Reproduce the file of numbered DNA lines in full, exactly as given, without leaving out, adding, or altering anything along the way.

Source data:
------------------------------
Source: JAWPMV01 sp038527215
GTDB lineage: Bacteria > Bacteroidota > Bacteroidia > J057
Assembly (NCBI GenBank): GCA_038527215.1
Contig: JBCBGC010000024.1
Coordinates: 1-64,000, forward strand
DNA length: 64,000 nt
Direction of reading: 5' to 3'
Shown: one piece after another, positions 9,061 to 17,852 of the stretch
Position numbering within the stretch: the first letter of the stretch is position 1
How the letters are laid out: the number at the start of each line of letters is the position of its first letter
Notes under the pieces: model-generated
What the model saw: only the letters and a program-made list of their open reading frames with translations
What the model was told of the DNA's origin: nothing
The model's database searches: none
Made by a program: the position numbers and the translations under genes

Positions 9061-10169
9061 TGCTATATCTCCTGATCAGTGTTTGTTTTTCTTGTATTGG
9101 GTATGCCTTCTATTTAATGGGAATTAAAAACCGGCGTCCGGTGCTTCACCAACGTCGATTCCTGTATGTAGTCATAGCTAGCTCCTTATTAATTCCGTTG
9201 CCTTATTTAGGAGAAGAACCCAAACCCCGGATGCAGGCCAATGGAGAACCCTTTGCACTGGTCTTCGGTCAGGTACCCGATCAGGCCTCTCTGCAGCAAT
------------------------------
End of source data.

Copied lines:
Source: JAWPMV01 sp038527215
GTDB lineage: Bacteria > Bacteroidota > Bacteroidia > J057
Assembly (NCBI GenBank): GCA_038527215.1
Contig: JBCBGC010000024.1
Coordinates: 1-64,000, forward strand
DNA length: 64,000 nt
Direction of reading: 5' to 3'
Shown: one piece after another, positions 9,061 to 17,852 of the stretch
Position numbering within the stretch: the first letter of the stretch is position 1
How the letters are laid out: the number at the start of each line of letters is the position of its first letter
Notes under the pieces: model-generated
What the model saw: only the letters and a program-made list of their open reading frames with translations
What the model was told of the DNA's origin: nothing
The model's database searches: none
Made by a program: the position numbers and the translations under genes

Positions 9061-10169
9061 TGCTATATCTCCTGATCAGTGTTTGTTTTTCTTGTATTGG
9101 GTATGCCTTCTATTTAATGGGAATTAAAAACCGGCGTCCGGTGCTTCACCAACGTCGATTCCTGTATGTAGTCATAGCTAGCTCCTTATTAATTCCGTTG
9201 CCTTATTTAGGAGAAGAACCCAAACCCCGGATGCAGGCCAATGGAGAACCCTTTGCACTGGTCTTCGGTCAGGTACCCGATCAGGCCTCTCTGCAGCAAT